Nicola Sturgeon boasts Scotland will vote Yes by 'comfortable margin' in second referendum

Nicola Sturgeon boasted that she believes Scotland will vote Yes to independence by a “comfortable margin” as she discussed her plans for a second referendum

Published

The Scottish First Minister spoke candidly about her plans and her dreams in an event at the Edinburgh Fringe festival.

She also discussed post-independence energy prices and trade with the rest of the UK as she opened up on the subject after the Scottish Government referred its referendum plans to the Supreme Court.

Ms Sturgeon finds herself in a dispute with the UK Government over the jurisdiction of the legislation.

But she remains adamant in her confidence that Scots will get behind her bid to break up the Union.

Nicola Sturgeon speaking at the Edinburgh Fringe event
Nicola Sturgeon speaking at the Edinburgh Fringe event
Liz Truss or Rishi Sunak will have to deal with Nicola Sturgeon if they take over as PM
Liz Truss or Rishi Sunak will have to deal with Nicola Sturgeon if they take over as PM

During the Fringe show on Wednesday, Ms Sturgeon was confronted with the latest polling, which suggests a Yes vote is unlikely to have a “massive majority”.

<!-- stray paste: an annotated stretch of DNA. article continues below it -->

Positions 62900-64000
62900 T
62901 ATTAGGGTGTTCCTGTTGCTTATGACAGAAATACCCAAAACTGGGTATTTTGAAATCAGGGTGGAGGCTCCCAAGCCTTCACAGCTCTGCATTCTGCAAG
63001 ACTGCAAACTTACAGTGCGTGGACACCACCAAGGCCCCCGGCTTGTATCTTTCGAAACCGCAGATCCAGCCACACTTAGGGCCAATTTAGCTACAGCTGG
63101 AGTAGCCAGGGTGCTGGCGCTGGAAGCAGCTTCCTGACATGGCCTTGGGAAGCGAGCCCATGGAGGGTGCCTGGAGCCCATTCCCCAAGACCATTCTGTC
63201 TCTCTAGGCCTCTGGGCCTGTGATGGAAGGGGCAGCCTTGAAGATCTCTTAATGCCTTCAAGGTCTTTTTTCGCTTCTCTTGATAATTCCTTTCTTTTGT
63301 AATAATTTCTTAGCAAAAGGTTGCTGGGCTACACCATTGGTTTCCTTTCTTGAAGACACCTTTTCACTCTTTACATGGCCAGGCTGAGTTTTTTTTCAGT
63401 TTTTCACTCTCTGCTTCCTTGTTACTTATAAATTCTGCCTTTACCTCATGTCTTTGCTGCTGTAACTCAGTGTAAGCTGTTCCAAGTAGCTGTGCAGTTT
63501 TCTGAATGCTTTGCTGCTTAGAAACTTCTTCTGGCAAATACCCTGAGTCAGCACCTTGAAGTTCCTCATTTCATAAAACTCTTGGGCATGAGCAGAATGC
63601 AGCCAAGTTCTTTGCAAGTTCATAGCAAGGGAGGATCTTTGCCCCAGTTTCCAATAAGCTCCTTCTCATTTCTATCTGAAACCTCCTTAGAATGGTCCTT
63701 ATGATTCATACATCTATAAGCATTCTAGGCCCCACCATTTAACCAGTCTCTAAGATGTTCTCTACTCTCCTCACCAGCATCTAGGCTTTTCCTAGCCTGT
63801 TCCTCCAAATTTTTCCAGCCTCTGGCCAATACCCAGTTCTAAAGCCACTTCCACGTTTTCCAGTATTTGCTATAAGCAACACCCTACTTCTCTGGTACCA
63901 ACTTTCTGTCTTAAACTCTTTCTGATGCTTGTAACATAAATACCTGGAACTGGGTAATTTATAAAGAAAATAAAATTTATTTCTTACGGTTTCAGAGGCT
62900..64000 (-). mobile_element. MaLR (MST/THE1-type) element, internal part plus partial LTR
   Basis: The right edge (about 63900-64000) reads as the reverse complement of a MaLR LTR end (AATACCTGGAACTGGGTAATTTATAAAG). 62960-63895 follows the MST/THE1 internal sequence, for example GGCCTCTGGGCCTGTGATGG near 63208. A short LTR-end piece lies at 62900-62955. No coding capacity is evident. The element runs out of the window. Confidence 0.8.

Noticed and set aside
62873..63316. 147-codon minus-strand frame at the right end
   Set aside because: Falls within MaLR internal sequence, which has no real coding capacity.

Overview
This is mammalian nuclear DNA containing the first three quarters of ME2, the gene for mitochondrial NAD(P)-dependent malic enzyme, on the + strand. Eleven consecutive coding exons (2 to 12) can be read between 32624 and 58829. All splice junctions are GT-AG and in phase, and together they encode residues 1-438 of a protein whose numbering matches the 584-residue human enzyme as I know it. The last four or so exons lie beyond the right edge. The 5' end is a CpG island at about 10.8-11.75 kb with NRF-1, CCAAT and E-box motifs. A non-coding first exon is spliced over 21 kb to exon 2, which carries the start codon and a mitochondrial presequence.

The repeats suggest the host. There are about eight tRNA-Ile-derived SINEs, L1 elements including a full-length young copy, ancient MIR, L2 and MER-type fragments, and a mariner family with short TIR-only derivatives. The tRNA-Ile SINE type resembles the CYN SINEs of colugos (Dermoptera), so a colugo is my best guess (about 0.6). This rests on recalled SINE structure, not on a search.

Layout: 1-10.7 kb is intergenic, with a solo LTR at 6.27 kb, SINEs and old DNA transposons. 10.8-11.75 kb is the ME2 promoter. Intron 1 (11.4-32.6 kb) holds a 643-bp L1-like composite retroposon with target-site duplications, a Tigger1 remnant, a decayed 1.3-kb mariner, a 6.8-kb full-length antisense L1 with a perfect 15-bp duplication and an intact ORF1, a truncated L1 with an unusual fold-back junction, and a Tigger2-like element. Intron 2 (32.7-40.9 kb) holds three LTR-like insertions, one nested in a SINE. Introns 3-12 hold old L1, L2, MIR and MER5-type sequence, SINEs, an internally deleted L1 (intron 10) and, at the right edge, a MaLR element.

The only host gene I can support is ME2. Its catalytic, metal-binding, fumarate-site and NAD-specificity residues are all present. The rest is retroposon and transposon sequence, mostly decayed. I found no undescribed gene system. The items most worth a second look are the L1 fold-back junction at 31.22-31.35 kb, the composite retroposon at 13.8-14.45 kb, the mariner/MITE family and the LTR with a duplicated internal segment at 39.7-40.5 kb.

Ms Sturgeon was asked how she would react if a future prime minister said they would allow an independence vote but attached a 60 percent threshold for the constitutional change to take place.

She responded: “The international norms about referendums is that it’s about majorities.

“That’s basically how a Scottish referendum should be conducted as well.

“What I’m about to say will be put to the test.

“When Scotland comes to make this choice again, I don’t think it will be narrow.

“I think Scotland will vote to be independent and I think it will do so by quite a comfortable margin.”

Discussing energy prices, Ms Sturgeon said the No campaign had warned in 2014 that bills would go up in the event of a Yes vote.

She said: “We’re paying a massive price right now for not being independent.

“Independence is not a guarantee of sunny uplands for Scotland, but it puts control of our future and the decisions that shape our future into our own hands.”

LBC's Iain Dale then asked: “Are you seriously saying that energy prices would be cheaper if Scotland was independent?”

Ms Sturgeon replied: “That’s not the point I’m making, that’s not the argument I was making.

“We could go into a debate about Scotland, the renewable energy capital of Europe…”

The First Minister was also asked about her Government’s plans for how trade would operate across the border with the rest of the UK following independence.

She said: “My argument incidentally is not that these practical issues won’t exist, it is that we will be able to deal with them with proper planning.

“If we do the proper planning, we will be able to deal with these issues in a way that doesn’t impede trade.”

She pointed to the border between Norway and Sweden as an example of how such arrangements could be managed.